NLIKE many of my fellow bloggers, I am not presently engaged in directing a choir or providing music for liturgies week-to-week. Nor am I a pastor tasked with oversight of a music director. Necessarily, therefore, I bring less to this discussion, but I nevertheless have two brief thoughts to share. The first is more practical, while the second is more theoretical.
First, I did spend about a decade singing regularly in a choir. During that time, there were a number of pieces that I can remember being part of our “repertoire.” The director never referred to them that way, nor did any of the singers, but we all tacitly knew that these pieces were planted firmly in our bag of tricks, ready to be taken out whenever duty might call. Our singing of these works was polished, natural, and confident. The pieces in our repertoire shifted to some degree over the years, although a handful of pieces remained perennially on the list.
My recollection is that these pieces of repertory were a stabilizing factor for us as singers. They reminded us of our capabilities and afforded a needed sense of security. After embarking upon a challenging new piece at rehearsal, particularly if it didn’t go well, our director would often follow up with something sturdily in our repertoire. In doing so, he wordlessly reminded us that—despite apparent evidence to the contrary—we could actually sing.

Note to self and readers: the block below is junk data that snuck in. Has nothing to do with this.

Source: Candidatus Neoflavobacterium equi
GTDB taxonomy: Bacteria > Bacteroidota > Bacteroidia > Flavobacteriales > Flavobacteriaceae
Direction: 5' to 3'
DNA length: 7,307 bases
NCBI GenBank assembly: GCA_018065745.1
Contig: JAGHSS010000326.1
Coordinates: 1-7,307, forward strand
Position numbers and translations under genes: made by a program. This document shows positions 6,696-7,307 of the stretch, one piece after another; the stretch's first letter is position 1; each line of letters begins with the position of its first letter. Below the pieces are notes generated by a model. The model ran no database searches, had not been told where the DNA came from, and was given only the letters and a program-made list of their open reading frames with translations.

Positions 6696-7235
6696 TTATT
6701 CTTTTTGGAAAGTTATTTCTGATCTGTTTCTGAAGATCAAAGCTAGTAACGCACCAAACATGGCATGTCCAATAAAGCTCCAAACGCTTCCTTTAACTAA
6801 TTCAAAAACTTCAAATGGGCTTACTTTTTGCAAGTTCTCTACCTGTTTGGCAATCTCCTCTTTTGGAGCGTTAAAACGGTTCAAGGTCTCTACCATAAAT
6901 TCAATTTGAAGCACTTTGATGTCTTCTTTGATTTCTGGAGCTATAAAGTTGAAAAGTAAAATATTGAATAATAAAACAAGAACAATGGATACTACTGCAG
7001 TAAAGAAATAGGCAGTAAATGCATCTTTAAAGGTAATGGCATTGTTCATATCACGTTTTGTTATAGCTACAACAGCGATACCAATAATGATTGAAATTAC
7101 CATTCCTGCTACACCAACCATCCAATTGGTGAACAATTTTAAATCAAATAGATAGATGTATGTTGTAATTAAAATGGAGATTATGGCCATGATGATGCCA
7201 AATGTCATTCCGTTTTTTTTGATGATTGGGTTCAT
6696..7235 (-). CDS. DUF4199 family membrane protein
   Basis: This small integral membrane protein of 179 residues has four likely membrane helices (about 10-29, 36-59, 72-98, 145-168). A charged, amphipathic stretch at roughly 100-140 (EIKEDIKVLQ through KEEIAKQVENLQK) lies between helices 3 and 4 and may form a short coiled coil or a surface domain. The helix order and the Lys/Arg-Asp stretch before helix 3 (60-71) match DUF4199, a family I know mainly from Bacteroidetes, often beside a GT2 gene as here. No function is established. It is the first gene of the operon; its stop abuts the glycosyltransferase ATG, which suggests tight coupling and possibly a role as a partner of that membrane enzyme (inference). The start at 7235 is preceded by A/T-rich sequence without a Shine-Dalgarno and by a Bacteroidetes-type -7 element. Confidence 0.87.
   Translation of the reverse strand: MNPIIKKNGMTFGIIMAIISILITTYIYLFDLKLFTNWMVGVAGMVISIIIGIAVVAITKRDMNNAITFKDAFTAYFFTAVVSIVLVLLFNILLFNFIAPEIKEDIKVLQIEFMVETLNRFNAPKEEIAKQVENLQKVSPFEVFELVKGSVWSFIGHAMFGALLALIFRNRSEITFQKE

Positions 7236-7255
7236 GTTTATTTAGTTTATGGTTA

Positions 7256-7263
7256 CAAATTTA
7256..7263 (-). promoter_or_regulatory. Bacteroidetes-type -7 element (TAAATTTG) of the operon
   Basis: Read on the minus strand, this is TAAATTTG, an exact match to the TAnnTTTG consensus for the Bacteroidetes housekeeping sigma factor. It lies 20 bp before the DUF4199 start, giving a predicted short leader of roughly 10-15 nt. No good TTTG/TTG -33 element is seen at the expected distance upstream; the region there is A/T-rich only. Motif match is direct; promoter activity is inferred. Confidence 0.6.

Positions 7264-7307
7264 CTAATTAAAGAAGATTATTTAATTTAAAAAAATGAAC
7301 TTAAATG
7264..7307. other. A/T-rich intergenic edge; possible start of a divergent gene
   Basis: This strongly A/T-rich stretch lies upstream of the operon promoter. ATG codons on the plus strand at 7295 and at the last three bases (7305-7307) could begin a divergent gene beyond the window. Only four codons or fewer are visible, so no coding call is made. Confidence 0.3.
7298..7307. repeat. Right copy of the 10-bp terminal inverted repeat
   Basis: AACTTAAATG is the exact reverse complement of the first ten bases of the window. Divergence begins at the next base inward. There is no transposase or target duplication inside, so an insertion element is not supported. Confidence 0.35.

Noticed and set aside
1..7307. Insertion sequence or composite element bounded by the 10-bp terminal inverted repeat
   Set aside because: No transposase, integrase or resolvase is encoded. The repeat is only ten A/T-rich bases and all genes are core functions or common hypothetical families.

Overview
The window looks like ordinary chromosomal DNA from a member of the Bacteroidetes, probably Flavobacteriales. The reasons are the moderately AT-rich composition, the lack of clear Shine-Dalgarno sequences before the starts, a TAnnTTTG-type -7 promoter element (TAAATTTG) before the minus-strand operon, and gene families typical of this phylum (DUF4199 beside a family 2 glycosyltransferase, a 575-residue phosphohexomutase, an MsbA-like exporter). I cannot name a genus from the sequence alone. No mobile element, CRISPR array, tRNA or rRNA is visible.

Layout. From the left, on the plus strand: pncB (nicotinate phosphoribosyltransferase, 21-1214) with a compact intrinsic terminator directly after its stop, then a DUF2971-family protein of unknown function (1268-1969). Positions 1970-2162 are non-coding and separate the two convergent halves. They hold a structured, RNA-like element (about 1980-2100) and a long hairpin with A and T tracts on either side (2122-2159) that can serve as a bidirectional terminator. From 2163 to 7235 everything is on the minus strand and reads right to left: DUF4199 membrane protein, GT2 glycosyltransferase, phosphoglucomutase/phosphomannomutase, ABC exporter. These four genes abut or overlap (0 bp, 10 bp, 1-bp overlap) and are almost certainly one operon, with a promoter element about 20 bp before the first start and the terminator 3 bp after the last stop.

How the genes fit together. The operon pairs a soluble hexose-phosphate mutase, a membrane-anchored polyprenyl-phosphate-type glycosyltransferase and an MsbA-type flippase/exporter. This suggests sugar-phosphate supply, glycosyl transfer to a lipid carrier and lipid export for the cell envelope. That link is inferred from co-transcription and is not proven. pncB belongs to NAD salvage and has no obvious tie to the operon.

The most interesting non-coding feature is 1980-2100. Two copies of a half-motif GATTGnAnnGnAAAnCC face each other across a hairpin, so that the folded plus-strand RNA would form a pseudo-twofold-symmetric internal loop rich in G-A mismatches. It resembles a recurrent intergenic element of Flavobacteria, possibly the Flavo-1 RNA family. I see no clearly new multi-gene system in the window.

Second, speaking a bit more theoretically, I think there is value in a balance of the new and the familiar, the repetitious and the adventuresome. Repetition and variety are opposites, yet they are also complementary. This is precisely what makes the genre of “theme and variations” delightful. It is what makes the ABA sonata form and the AABA song form so satisfying. Each involves an exposition, a development, and a recapitulation.
An excess of repetition results in mere sequence, the sort of monotonous product spit out by mechanistic assembly lines.
An excess of variety, on the other hand, is chaotic and “novel” in its pejorative sense.
The right dose of repetition conveys order. The right dose of variety creates interest. Together, they forge something beautiful.
This truth, I believe, can be fruitfully applied to parish music programs. Having a certain “repertoire”—a home-base to which you and your choir can return—is a good and stabilizing thing. So, too, there is value in introducing new music, taking a chance that stretches comfort zones and keeps skills sharp.
Beauty is found in the balance.